It was not many years before the boy started to ask his mother questions about his father, and not many more before her offhand answers were not enough. Eventually, Beryan had to face the fact that like it or not, her son deserved the truth.

Her explanation that Mateus had left them to seek his fortune again at sea confused and angered the young boy at first. He wanted to believe that his father had indeed meant to return home to care for him and his mother, but it was difficult not to buy into the notion that Mateus had deserted them so that he might find adventure and glory.

Was the man a deserting coward, or a devoted husband who braved the dangers of the sea to try to make a better life for his new family? Beryan's son told himself that when he was old enough he'd go and seek his father and find out the truth.

Just what sort of man was Mateus Eduardo Santos Barbossa?


Chapter One



"Hector where 'ave ye gotten to now?" Beryan climbed the hill into the orchard and shouted in mild exasperation again for her twelve-year-old son. "Hector!"

A small noise caused her to look overhead to find the boy scurrying down the apple tree he'd been perched in, staring at the ocean off in the distance. Beryan shook her head but couldn't help smiling as she scolded the boy. "Did ye get the conies for dinner?"

Hector jumped the last few feet to the ground and caught up the pair of rabbits he'd killed earlier to present to his mother.

Beryan nodded. "Aye, well they won't be quick to cook themselves if ye don't bring them home to the pot, now will they?"

Hector smiled charmingly at his mother, knowing it would soften her. "Nay, Mother, leastwise not this pair," he said wryly, reaching for the gun where he'd leaned it against the base of the tree.

Beryan smiled more brightly and then frowned a little. "Were ye watching the ships in the distance again?" she asked, knowing full well what Hector would say.

The boy slung the rifle across his shoulder, nodding as he walked past his mother to descend the hill. He said nothing else, knowing already how this conversation would play out. They'd had it enough times already.

Beryan sighed resignedly and followed her son down the hill in silence. She too knew the way the conversation would go and opted to let the subject drop for now. Protest as she might, she knew in her heart that it was only a matter of time before she was unable to sway the lad from his course. He'd long been determined to find out what had happened to his father and reckon with the man for deserting his mother if he was still alive.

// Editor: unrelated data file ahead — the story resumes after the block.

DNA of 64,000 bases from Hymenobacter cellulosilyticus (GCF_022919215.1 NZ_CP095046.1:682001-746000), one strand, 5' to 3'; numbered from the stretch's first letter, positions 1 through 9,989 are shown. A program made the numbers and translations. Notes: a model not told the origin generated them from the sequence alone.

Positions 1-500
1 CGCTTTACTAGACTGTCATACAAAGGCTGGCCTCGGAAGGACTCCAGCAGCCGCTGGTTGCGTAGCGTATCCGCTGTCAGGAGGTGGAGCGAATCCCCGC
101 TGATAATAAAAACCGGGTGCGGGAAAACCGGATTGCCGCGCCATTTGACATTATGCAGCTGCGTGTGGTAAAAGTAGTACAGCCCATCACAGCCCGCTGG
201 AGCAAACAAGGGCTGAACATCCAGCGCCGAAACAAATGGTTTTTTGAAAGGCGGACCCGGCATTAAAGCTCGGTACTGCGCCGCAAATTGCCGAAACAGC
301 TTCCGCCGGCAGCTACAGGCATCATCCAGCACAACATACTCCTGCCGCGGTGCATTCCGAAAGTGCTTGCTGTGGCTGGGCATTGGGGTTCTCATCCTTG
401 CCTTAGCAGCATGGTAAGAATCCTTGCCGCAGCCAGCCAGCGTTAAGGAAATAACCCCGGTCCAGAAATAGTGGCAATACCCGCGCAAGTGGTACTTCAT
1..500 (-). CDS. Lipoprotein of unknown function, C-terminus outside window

No matter how much she told him his father must be dead, and that it was no fault of Mateus for not returning as he'd promised, he knew her too well. She might be able to hide the shred of doubt she possessed from herself, but not from Hector.

"Besides, I want to know what happened even if he be yet dead," the boy would say. It was an argument she had no good answer for, and usually it would only be her tears beginning to well up that would cause the look of steely gray-blue determination to soften in her son's expression. At these moments he would say nothing and reach for her hand, or perhaps smile a little and say "someday". Then he'd wink at her, and she'd laugh, letting him think he'd disarmed her and that she'd stop worrying about it for the moment.

It was a lie they played out more and more frequently now that his thirteenth birthday was nigh. Each time he said "someday," all she heard now was "soon."

Beryan followed her son toward the small house, noting with pride and with dread that he almost seemed taller to her this evening then when she'd last seen him this morning. He'd probably be like his father, six feet or slightly better, and even if he wasn't the handsomest boy in the village, he was at least one of the healthiest. She'd done her best to see to that.

Hector set about skinning the rabbits for his mother as she began peeling a handful of apples and slicing them across the table from him. They worked in silence for a few moments, but Beryan smiled to herself as she waited for the boy to comment on what she was doing. It was another little game they played.

Hector pretended as if what she was doing held little interest for him, and adopting a detached air, glance at her work. "Cutting apples, are ye?"

Beryan stayed focused on the firm green beauty she was peeling. "Aye."

"I see." He continued with the rabbit in his hands for a few moments and glanced in a disinterested way at her work. "What are ye using the apples fer, Mother?"

"Pie," was all she would say, now a little smile wending its way across her lips.

"I see," he said, "so apple pie it is, is it?"

"Aye," was her reply, along with a grin. She started to pile the slices of apple in the pastry on the table.

Hector waited until he had started on the entrails of the rabbit. "How long might it be before the pie be ready?" he asked casually.

"Six hours," Beryan replied firmly.

"Six hours!" Hector firmly stuck the knife in the center of the rabbit and clutched at his heart. "Six hours!" he repeated with mock drama.

"Aye." Beryan couldn't say it without laughing.

"But, why so long?" he asked, glancing longingly at the pastry she was working with.

"This be a special birthday pie, and ye cannot rush such a dish," Beryan replied knowingly.

Hector returned deflated to his work, glancing periodically at his mother, waiting for her to tell him the pie would really be ready in an hour or so. She caught him looking and raised an eyebrow in question at him. He shrugged and returned to his work, waiting and waiting for her to say something. Finally he looked up when he realized she was watching him expectantly, completed pie sitting on the table in front of her.

"Are ye going to put the pie in the oven, woman, or do ye expect it to bake itself?" he asked, laughing.

"Nay, leastwise not this one," she said with a wink, putting the pie in to bake while Hector made exaggerated gestures of relief across the kitchen.